Their relationship had been on life support for some time now, their daughter only recently. But it was no secret that each of them was incomplete—that all three of them subsisted purely on artificial means and by extraordinary measures. That was how Sara and Sawyer Bennett had managed to stay together, and how their baby, Vonne, had managed to stay alive.
For the past eight days they had made Cottage Hospital's Neonatal Intensive Care Unit their home. And for all three of them it was unlike any home they had ever known. But home was home. Home was migratory when it needed to be. And for all three of them home was there, at least for the time being.
For the baby home was there because it was where there was food and love and warmth. For Sara home was there because Sawyer was. And for Sawyer home was there because it was where he was needed most. Home was home was home...
It was three o'clock in the morning and he couldn't bring himself to sleep. There was far too much on his mind. He sat half-recumbent in one of the stiff, black chairs that seemed to impregnate the entire hospital, entombed in thought. Sara lay asleep next to him with her head perched trustfully on his shoulder, and Vonne had drifted off hours ago, eager casualty to the tranquilizing warmth of the Easter yellow blanket that had been knit for her. At this hour, there was only the steady hum of the incubators punctuated by the incessant beeping of the vital signs machines—life's metronomes. Every six minutes or so one of them would surge to the point of measured hysteria—beckoning a nurse or two—before tapering off (again) into its usual, tedious rhythm.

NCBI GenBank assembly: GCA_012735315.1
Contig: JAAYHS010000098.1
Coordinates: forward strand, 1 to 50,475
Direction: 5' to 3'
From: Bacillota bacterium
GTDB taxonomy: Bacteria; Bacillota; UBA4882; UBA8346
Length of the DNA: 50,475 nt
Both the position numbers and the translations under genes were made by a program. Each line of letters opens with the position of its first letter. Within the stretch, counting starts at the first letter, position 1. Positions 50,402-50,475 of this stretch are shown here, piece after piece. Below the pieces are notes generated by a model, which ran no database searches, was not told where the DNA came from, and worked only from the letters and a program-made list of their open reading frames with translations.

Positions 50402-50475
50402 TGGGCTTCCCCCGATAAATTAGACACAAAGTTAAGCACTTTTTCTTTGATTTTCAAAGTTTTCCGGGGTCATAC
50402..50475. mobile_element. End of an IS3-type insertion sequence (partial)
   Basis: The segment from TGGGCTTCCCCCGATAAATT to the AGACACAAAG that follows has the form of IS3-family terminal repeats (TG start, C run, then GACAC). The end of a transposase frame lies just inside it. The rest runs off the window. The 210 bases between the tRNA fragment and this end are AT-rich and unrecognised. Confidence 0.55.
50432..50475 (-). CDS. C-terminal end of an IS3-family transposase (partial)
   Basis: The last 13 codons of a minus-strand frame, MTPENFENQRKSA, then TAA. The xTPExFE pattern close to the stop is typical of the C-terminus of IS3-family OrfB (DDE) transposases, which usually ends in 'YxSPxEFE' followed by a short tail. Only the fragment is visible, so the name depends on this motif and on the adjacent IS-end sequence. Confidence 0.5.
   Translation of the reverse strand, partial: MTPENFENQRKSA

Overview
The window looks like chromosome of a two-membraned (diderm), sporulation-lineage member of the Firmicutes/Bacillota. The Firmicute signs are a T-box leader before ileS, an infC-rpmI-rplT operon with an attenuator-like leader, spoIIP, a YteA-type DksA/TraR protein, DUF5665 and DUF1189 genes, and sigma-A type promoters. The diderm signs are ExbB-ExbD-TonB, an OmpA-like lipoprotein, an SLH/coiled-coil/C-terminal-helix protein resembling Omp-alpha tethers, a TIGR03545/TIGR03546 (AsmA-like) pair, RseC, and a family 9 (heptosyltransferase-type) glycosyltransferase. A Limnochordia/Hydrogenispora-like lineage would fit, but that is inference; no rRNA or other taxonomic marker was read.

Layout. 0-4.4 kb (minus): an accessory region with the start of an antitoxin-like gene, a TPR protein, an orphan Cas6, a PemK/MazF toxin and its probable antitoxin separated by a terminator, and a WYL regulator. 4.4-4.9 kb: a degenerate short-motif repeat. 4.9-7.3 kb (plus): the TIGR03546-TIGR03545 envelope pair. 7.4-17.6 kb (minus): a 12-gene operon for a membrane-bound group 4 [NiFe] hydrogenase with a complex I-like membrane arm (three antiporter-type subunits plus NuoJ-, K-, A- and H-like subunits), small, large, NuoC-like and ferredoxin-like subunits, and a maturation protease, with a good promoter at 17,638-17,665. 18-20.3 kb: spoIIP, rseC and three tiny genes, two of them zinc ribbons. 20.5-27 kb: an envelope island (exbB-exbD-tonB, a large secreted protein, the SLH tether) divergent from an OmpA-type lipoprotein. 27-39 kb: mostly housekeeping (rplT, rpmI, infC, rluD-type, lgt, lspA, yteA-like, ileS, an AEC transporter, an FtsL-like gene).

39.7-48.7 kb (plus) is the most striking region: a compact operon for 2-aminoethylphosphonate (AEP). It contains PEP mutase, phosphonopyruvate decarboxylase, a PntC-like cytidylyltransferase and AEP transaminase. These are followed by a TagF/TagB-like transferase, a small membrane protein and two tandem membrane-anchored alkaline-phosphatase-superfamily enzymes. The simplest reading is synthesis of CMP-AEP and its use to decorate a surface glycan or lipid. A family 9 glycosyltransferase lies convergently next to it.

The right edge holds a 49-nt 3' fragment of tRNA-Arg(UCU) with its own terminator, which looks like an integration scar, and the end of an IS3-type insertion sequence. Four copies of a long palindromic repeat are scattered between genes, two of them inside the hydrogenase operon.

Sawyer would immerse himself in this existential symphony for hours before finally surrendering to sleep. On that first night, he had stayed up listening for eight straight hours, from nine until five the following morning. That had been right after he had spoken with Vonne's doctors.
And now, nearly 200 agonizing hours later, he found himself hopelessly, unbearably, impossibly, where he—they—had first begun. Where the next 200 hours would take him—them—he didn't know. Couldn't. But they would all be shoved inexorably forward just the same. He could count on that. They all could.
It was an impossible decision for anyone to make but especially for Sawyer Bennett: Sawyer Bennett who had successfully cultivated his own ant farm in the backyard at the tender age of three; Sawyer Bennett who had refused to kill—or eat one—ever since. Sawyer Bennett who had never left the homeless empty-handed or unfed; Sawyer Bennett who had snuck them into his bedroom, undeterred, on several occasions, only to retreat to the couch himself. Sawyer Bennett who had lived to bestow life in a world where far too many withheld it.
He sat up, gingerly, careful to replace Sara's former headrest with a new one—one of the pillows they had been given by the nurses—and planted a silent kiss on her forehead. He got to his feet, approached the incubator, and planted another on the narrow and only expanse of bare flesh he could find, careful to elude the contortion of IV's and wires that sustained her. And him. For now.